U.S. Paralympics, a division of the United States Olympic Committee, announced today the 75 athletes selected as 2018 U.S. Paralympics Track & Field High School All-Americans, marking the largest class to be recognized since the award’s creation in 2010.
The list honors the top high school track and field athletes who have a Paralympic-eligible impairment based on their performances in the 2018 season. This year, 40 males and 35 females representing 28 states filled the ninth edition of the All-American list.
“The talent I’ve seen from our high school athletes since I’ve joined the program is very promising,” said Cathrine Erickson, high performance director for U.S. Paralympics Track & Field. “It’s encouraging to see the range of performances achieved at the high school, club and national levels, and the potential for where these athletes will take U.S. Paralympics Track & Field. Without a doubt, you will see several of these names on the roster for the Parapan American Games and world championships in 2019.”
Four athletes were honored as 2018 U.S. Paralympics Track & Field High School Athletes of the Year after standout performances this last year. On the track, Beatriz Hatz (Denver, Colorado) and Noah Malone (Fishers, Indiana) distinguished themselves with top performances in the club and high school ranks while in the field, Mikayla Chandler (Marion, Massachusetts) and Adam Kiel (Acworth, Georgia) took the top honors.
Male Track Athlete of the Year – Noah Malone
Malone has emerged as one of the most exciting newcomers of the 2018 class. At age 17, the high school junior has already turned many heads with his fast times. His personal best of 10.70 seconds in the 100 would have earned him the gold medal in the T12 classification at the 2016 Games. This year, he’s already performing on major stages. He finished two-tenths of a second away from a state championship in the 100, and he placed fourth in the 200 with a time of 21.71 seconds. Over the past two seasons, he’s become the top sprinter on Hamilton Southeastern’s high school team, setting school records in the 100 and 200. He also competed in four events at the AAU Junior Olympic Games with a best result of fourth in the 4×100 relay. This is his second time on the All-American list.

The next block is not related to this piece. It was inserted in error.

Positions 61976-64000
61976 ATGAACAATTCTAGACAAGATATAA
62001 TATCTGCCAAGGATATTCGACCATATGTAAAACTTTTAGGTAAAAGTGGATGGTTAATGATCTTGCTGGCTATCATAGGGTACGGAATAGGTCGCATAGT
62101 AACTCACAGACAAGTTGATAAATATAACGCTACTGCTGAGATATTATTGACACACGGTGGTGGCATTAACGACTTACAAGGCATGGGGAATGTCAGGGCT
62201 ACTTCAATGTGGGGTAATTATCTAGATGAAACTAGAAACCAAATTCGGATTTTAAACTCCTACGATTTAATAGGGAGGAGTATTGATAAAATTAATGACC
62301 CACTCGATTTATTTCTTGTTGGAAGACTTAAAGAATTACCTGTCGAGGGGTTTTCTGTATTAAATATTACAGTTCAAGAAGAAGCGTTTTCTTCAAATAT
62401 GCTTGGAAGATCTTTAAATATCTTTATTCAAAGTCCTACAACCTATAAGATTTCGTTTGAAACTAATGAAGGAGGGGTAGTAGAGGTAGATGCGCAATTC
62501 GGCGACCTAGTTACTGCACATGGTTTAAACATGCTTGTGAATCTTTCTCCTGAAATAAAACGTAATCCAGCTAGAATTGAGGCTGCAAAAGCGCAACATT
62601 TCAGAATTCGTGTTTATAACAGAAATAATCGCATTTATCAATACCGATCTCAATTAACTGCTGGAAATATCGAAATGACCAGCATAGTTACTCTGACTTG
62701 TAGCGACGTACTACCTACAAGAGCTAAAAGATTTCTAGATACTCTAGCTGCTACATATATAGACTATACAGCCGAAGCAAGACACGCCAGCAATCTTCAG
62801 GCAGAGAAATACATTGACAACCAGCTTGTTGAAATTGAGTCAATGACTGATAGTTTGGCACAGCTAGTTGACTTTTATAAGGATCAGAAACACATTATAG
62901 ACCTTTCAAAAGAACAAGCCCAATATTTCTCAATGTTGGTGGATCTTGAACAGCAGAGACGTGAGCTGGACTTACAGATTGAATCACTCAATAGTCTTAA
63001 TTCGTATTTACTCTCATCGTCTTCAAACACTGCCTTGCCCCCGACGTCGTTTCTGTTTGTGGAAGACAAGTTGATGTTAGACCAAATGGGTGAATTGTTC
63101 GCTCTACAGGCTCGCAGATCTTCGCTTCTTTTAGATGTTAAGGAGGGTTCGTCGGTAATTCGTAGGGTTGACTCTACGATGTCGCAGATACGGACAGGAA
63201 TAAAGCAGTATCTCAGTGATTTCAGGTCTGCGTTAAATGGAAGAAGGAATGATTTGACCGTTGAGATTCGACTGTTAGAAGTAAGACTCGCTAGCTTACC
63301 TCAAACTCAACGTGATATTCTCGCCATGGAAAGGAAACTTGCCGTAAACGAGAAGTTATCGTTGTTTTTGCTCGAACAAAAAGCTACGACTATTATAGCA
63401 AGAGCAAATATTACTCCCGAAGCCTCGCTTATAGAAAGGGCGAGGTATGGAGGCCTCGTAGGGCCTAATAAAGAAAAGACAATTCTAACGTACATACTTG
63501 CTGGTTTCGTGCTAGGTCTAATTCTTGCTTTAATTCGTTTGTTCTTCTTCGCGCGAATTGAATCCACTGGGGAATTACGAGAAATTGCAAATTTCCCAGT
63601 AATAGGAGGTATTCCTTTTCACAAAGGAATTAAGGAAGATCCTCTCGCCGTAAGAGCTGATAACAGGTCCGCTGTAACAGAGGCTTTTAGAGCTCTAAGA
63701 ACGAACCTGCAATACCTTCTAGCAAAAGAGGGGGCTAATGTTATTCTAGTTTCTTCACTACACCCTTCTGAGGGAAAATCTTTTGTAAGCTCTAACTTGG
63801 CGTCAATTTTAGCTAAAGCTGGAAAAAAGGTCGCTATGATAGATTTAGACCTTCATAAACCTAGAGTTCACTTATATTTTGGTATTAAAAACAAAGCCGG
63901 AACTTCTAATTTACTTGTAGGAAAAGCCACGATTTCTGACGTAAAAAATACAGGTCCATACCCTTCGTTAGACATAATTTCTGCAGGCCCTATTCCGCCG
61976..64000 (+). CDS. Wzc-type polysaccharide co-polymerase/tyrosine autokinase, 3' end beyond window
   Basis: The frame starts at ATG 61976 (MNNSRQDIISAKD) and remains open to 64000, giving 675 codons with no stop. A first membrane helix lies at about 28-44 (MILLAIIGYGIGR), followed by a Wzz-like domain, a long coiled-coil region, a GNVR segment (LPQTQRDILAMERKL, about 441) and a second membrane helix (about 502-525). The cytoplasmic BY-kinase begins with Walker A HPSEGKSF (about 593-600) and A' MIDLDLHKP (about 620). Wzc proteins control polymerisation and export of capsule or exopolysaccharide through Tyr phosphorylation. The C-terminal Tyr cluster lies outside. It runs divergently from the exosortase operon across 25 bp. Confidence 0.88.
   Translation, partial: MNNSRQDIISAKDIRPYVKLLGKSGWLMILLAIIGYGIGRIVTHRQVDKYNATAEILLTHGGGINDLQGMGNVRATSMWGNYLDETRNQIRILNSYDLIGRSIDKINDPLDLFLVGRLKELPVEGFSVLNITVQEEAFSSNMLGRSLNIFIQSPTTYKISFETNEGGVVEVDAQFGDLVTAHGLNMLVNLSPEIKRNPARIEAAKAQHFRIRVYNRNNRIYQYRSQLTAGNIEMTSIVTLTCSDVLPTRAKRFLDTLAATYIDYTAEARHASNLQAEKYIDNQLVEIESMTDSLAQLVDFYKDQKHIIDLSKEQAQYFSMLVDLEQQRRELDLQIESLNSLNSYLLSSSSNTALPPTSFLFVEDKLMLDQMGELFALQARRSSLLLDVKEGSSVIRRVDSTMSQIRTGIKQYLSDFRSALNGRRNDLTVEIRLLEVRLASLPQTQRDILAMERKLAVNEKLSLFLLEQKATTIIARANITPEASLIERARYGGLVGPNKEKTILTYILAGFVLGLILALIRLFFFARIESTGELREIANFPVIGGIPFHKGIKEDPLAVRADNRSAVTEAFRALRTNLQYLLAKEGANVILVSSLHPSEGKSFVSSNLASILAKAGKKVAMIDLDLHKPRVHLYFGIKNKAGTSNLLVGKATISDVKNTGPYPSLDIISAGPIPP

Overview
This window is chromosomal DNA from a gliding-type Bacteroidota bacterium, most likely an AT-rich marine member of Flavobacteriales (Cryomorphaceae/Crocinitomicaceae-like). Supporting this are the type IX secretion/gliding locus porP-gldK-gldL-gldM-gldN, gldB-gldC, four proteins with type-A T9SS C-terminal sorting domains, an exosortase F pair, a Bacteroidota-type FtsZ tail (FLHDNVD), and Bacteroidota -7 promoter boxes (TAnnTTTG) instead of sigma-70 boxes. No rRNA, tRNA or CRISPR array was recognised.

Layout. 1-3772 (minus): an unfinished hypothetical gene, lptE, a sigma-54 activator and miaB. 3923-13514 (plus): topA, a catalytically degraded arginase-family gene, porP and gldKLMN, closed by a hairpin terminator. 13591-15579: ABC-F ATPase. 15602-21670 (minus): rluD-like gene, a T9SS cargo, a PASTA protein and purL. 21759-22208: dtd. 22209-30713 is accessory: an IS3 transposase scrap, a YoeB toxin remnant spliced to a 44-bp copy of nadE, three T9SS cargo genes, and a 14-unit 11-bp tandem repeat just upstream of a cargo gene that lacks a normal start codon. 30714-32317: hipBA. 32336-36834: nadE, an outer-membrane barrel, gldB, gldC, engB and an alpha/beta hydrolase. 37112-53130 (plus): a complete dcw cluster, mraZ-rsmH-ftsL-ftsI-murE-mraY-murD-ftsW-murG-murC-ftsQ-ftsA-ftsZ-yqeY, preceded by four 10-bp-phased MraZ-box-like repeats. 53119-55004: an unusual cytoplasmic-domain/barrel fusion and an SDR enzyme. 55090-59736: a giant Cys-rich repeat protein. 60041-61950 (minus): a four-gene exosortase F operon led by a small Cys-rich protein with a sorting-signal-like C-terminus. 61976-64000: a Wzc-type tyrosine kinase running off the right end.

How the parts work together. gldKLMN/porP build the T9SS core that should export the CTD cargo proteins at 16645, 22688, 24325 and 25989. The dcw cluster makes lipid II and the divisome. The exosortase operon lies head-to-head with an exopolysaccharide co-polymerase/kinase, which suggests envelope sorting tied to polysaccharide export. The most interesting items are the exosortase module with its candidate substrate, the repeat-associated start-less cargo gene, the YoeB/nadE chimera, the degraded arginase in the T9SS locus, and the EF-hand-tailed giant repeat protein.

Over the years, the esteemed list has recognized young U.S. athletes who have gone on to compete at the Paralympic Games and set world records: Mikey Brannigan (East Northport, New York), David Brown (St. Louis, Missouri), Ray Martin (Jersey City, New Jersey), Chelsea McClammer (Richland, Washington), and Daniel Romanchuk (Mount Airy, Maryland).
The selection criteria looked at the top athlete performances in each event in 2018 as compared against the “A” standard for the U.S. Paralympics Track & Field National Team. The ranking list reflects those top performances in descending order based on the result as compared to the “A” standard by percentage. The general disability categories of athletes named to the All-American list are visual impairment (11-13), intellectual impairment (20), cerebral palsy (33-38), dwarfism (40), amputation/limb loss (41-46/61-64) and spinal cord injury (51-57).
Article By – Brian Reddick; – Fishers Senitinal, November 29, 2018